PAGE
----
dthacker has asked for the wisdom of the Perl Monks concerning the following question:

I'm not lazy enough. Consider the following case. I'm working on a soccer simulation that assigns players a score for each of 4 attributes. For example midfielders will have a passing attribute between 6 and 21 , shooting attribute between 6 and 12, and so on. I want to tweak the distribution to a "bell shaped curve" so that most of the players are assigned a score in the midpoint of the range, and fewer are assigned a high or low score. My solution was to create a file with 100 values like this: I read the file into an array, generate a random number, and assign the value in  @array[$rand] to a player.

There must be an easier and more perlish way to do this, but I'm having trouble visualizing a data structure that would do it. Any suggestions?

Code On!

Edit by BazB, fix sig div tag.

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Re: Efficient ways of storing a data set for random access
by Zaxo (Archbishop) on Jan 29, 2004 at 03:45 UTC

    You can get random numbers with a distribution function from Math::Random. The &Math::Random::random_normal function is exported by default. It takes up to three arguments, the number of samples to generate, their mean and their standard deviation. It will generate a single sample in scalar context.

    After Compline,

Re: Efficient ways of storing a data set for random access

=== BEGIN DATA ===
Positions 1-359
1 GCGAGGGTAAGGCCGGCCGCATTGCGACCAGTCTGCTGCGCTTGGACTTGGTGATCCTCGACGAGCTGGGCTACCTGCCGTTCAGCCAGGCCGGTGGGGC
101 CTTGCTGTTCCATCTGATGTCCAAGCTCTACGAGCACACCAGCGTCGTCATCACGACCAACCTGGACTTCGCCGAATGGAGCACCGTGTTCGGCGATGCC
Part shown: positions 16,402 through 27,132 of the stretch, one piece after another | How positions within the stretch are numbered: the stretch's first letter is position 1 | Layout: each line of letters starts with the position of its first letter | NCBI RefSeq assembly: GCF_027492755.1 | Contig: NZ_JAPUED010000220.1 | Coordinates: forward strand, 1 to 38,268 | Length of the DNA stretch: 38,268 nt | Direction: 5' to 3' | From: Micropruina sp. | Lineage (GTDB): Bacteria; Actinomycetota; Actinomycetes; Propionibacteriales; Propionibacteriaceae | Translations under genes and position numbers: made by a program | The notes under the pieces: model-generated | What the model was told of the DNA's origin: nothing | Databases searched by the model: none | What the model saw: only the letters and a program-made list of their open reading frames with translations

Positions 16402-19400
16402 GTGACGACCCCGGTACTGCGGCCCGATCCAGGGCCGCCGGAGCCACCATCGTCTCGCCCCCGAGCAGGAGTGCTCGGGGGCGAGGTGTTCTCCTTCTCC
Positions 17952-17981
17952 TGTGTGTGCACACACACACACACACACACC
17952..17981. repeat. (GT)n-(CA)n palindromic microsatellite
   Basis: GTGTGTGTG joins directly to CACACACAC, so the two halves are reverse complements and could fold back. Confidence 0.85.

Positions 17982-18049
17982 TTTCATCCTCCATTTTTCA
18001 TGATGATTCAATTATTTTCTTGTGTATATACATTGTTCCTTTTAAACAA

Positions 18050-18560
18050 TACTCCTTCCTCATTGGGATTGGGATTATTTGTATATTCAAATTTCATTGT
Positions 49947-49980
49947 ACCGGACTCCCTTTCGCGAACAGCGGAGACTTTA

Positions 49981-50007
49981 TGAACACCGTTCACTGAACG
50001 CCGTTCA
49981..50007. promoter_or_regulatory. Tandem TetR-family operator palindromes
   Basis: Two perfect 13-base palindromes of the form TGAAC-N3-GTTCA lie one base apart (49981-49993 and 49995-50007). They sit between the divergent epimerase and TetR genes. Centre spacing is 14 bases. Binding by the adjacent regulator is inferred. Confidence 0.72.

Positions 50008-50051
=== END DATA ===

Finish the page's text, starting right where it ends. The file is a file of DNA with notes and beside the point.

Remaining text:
by l3nz (Friar) on Jan 29, 2004 at 12:35 UTC
    Your approach is not bad at all; you are trading memory versus a much higher access speed than the actual generation might require. The use of a data file allows for simple tweaking of the data distribuition just by altering the number of elements in the file.

    I'd extend it by randomizing based on the actual number of item read from file, and I'd load the file at startup without touching it anymore; this way your program will be fast.

    Or of course you could use one of the statistical modules...

Re: Efficient ways of storing a data set for random access
by Roy Johnson (Monsignor) on Jan 29, 2004 at 16:19 UTC
    A sum of random numbers will be more bell-shaped than a single random number. Hence, rolling 2 6-sided dice will yield more sevens on average than rolling an 11-sided die numbered from 2 to 12. The more dice, the more heavily weighted toward the center of the range you'll be.

    For your 6-21 example, there are 16 numbers that need to be covered. You could roll two 16-sided dice, add them together, and divide by two to get a center-weighted result in the desired range.

    Here's a little program to demonstrate the distribution:

    my $range=16; my $low_end=6; my %freq = (); for (1..1000) { my $result = int((rand($range)+rand($range))/2)+$low_end; ++$freq{$result}; } print "$_: $freq{$_}\n" for (sort {$a<=>$b} keys %freq); __END__ 6: 10 7: 35 8: 44 9: 52 10: 61 11: 77 12: 107 13: 109 14: 118 15: 111 16: 95 17: 46 18: 49 19: 57 20: 24 21: 5

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